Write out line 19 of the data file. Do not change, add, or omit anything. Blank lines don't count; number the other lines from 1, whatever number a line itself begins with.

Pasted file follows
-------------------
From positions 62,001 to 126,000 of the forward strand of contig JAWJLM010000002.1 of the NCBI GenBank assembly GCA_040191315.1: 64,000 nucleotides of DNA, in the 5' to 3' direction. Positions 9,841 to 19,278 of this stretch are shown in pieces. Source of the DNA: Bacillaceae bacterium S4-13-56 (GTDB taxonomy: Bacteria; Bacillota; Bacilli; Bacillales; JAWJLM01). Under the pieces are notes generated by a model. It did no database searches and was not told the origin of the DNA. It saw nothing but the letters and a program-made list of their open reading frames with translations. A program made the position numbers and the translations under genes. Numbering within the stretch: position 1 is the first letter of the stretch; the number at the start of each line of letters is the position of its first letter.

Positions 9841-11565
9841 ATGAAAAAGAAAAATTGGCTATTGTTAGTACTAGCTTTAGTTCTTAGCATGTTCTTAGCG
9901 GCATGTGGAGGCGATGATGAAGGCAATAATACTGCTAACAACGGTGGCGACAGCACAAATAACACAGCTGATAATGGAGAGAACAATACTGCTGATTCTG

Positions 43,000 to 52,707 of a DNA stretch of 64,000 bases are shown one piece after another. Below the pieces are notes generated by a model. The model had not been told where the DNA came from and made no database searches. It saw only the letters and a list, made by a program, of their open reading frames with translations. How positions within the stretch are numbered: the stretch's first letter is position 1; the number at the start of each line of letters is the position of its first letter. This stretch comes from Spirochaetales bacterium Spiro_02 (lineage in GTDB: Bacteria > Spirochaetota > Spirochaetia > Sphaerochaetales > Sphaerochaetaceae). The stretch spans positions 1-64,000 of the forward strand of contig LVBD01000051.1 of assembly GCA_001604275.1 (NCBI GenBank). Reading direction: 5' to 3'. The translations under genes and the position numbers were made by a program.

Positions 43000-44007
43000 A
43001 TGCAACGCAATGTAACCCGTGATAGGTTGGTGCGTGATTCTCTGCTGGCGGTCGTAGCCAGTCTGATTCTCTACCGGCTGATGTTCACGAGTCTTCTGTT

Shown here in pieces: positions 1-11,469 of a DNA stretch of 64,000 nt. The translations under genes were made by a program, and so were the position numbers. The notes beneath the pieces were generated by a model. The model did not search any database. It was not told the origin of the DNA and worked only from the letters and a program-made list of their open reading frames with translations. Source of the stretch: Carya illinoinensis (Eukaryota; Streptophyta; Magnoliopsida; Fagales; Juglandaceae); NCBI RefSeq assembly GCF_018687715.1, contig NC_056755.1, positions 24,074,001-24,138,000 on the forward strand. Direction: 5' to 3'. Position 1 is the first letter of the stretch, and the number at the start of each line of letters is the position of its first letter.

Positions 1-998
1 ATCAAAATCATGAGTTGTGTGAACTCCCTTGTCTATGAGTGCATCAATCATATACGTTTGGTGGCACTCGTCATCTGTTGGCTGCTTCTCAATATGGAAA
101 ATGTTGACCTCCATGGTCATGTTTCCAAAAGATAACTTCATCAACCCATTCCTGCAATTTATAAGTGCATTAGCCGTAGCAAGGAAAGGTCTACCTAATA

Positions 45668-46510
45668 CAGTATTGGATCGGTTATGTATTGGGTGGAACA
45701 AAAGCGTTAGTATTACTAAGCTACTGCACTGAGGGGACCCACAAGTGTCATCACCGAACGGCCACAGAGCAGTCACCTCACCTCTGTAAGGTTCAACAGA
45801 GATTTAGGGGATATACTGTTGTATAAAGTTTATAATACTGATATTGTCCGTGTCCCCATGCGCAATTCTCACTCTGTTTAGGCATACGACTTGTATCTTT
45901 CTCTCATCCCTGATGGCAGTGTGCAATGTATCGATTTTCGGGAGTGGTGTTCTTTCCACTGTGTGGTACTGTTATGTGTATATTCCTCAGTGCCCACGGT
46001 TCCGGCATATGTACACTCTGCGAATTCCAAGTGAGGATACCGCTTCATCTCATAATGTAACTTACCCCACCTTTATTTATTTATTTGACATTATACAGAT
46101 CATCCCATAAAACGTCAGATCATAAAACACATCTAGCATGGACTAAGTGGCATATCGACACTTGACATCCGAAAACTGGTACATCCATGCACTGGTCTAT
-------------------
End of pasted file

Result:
46101 CATCCCATAAAACGTCAGATCATAAAACACATCTAGCATGGACTAAGTGGCATATCGACACTTGACATCCGAAAACTGGTACATCCATGCACTGGTCTAT